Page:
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4002 Fully Automated Workflows Quantify and Report Key T-Cell and B-Cell Receptor Biomarkers Relevant to Immuno-Oncology and Heme-Oncology Research

Program: Oral and Poster Abstracts
Session: 803. Emerging Diagnostic Tools and Techniques: Poster III
Hematology Disease Topics & Pathways:
Autoimmune Disorders, ALL, Fundamental Science, Lymphoid Leukemias, Genomics, Bioinformatics, Lymphomas, CLL, Immune Mechanism, B Cell Lymphoma, Clinically Relevant, Immunodeficiency, Immunology, T Cell Lymphoma, Lymphoid Leukemias, White Blood Cell Disorders, Diseases, SARS-CoV-2/COVID-19, Computational Biology, Immune Disorders, Infectious Diseases, Lymphoid Malignancies, Adverse Events, Biological Processes, Genomic Profiling, Technology and Procedures
Monday, December 13, 2021, 6:00 PM-8:00 PM

Shrutii Sarda, PhD, MS1*, Geoffrey Lowman, PhD2*, Michelle Toro, MS3*, Loni Pickle3*, Timothy Looney, PhD4 and Fiona Hyland1*

1Thermo Fisher Scientific, South San Francisco, CA
2ThermoFisher Scientific, CARLSBAD, CA
3Thermo Fisher Scientific, Carlsbad, CA
4Thermo Fisher Scientific, AUSTIN, TX


T-cell and B-cell repertoire analysis is used in oncology research, to understand the etiology of complex disease phenotypes, for the identification of biomarkers predictive of disease burden, outcome, and response to treatment, and for research in diagnosis and recurrence monitoring. Key predictors include secondary and tertiary repertoire features not reported by existing sequencing software solutions. For example, due to ongoing somatic hypermutation in mature B-cell receptors, the underlying sequence of a given clone can accumulate base differences and appear as several distinct clones with smaller frequencies, thereby hampering the ability of analysis software to detect its presence as a single dominant clone with the highest frequency. This has particularly detrimental implications for research in disorders such as follicular lymphoma and may require clonal lineage analysis for proper mitigation. Therefore, to aid the downstream analytics of biomarker identification and the study of complex disease, we developed fully automated analysis solutions that directly compute and report several key features (clonal lineage, amongst several others described below) pertinent to this area of research.


We developed the Oncomine™ TCR Beta-SR, TCR Gamma-SR, BCR IGH-SR and BCR IGKL-SR workflows on Ion Reporter™ to characterize T-cell (β, γ chains) and B-cell (heavy and light (κ, δ) chains) repertoires. These workflows generate output tables and visualizations for primary repertoire features such as detected clones (viz., unique rearrangements in the receptor DNA sequence), their frequencies, as well as their somatic hypermutation levels in the case of B-cells (Figure 1a & 1b) for clonality assessment and rare clone detection. The software also quantifies and reports several secondary and tertiary repertoire features in a sample, such as clonal diversity, evenness of the clonal population, and B-cell lineage groupings useful in identifying related sub-clones. It includes spectratyping format plots to simultaneously assess the above features as a function of v-gene usage and CDR3 length combinations (Figure 1c & 1d), thereby providing users a complete snapshot of the repertoire, and also the capability to quickly determine CDR3 lengths and V-gene usage of highly expanded or mutated clones. A separate CDR3 lengths histogram is included, as well as a heatmap that depicts the distributions/intensity of Variable-Joining gene combinations (Figure 1e & 1f).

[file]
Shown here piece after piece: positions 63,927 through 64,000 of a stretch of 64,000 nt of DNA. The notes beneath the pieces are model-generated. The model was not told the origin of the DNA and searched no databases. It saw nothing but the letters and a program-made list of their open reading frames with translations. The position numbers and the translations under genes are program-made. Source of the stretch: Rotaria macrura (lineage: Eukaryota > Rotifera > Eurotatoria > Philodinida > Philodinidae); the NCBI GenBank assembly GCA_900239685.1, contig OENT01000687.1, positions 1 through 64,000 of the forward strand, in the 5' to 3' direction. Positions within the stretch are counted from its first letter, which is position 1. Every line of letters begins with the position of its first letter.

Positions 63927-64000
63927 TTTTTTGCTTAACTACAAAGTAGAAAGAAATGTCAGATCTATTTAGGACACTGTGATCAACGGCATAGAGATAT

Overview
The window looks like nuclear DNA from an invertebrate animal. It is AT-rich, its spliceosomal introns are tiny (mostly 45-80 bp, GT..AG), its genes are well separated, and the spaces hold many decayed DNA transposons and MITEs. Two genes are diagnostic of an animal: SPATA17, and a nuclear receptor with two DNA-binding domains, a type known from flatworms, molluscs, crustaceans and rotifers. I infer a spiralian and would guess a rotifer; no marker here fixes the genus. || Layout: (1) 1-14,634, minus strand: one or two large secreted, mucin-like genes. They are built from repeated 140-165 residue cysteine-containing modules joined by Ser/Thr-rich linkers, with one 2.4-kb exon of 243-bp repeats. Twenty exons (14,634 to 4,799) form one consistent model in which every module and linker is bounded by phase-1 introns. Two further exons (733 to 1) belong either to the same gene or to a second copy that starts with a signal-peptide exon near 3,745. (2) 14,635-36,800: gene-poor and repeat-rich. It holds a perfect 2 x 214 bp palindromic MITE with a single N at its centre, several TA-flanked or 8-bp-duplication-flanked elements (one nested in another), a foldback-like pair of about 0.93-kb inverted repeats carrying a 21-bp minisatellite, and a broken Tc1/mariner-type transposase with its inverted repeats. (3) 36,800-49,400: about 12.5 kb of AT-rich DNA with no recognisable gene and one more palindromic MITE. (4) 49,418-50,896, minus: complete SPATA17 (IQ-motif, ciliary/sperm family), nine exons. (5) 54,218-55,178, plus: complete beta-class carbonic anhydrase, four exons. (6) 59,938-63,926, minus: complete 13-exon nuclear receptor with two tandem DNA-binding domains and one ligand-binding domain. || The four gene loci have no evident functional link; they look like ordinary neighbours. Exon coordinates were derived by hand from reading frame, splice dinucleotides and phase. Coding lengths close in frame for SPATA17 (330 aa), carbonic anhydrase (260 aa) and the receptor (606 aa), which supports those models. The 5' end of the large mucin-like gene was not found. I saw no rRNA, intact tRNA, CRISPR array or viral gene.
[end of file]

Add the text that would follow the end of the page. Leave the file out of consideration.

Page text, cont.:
Furthermore, the TCR workflows also report (i) convergence frequencies (fraction of clones with different nucleotide sequences, but identical amino acid sequences), and (ii) haplotype grouping for an analyzed sample, based on V-gene allele genotyping and clustering (Figure 1g). In addition, the long read Oncomine™ BCR IGH-LR workflow uniquely reports the isotype class for every detected clone, and includes a visualization of total reads, clones and lineages in the sample represented by isotype (Figure 1h).


The Oncomine™ immune repertoire workflows for T-cell and B-cell receptor sequencing were designed to be of high utility in distinct areas of malignancy research, and we expect them to greatly simplify complex downstream analyses. The unique capabilities of the workflows to automatically report secondary and tertiary repertoire features such as (i) clonal lineages for improved dominant clone detection in blood cancers, (ii) TCR clone convergence for prediction of response to immune checkpoint inhibitors [1,2], (iii) TCR haplotype grouping for evaluation of risk factors for autoimmunity and immune-related adverse events [3], and (iv) isotype classification in BCRs for studying pan-cancer immune evasion mechanisms, demonstrate the clear advantages of using these automated workflows over other existing solutions.

For research use only.


1) Looney TJ et al. (2020) TCR Convergence in Individuals Treated With Immune Checkpoint Inhibition for Cancer. Front. Immunol. 10:2985.

2) Naidus et al. (2021) Early changes in the circulating T cells are associated with clinical outcomes after PD‑L1 blockade by durvalumab in advanced NSCLC patients. Cancer Immunology, Immunotherapy 70:2095–2102

3) Looney TJ et al. (2019) Haplotype Analysis of the T-Cell Receptor Beta (TCRB) Locus by Long-amplicon TCRB Repertoire Sequencing. Journal of Immunotherapy and Precision Oncology. 2 (4): 137–143.

Disclosures: Sarda: Thermo Fisher Scientific: Current Employment. Lowman: Thermo Fisher Scientific: Current Employment. Toro: Thermo Fisher Scientific: Current Employment. Pickle: Thermo Fisher Scientific: Current Employment. Looney: Thermo Fisher Scientific: Ended employment in the past 24 months; Singular Genomics: Current Employment. Hyland: Thermo Fisher Scientific: Current Employment.

*signifies non-member of ASH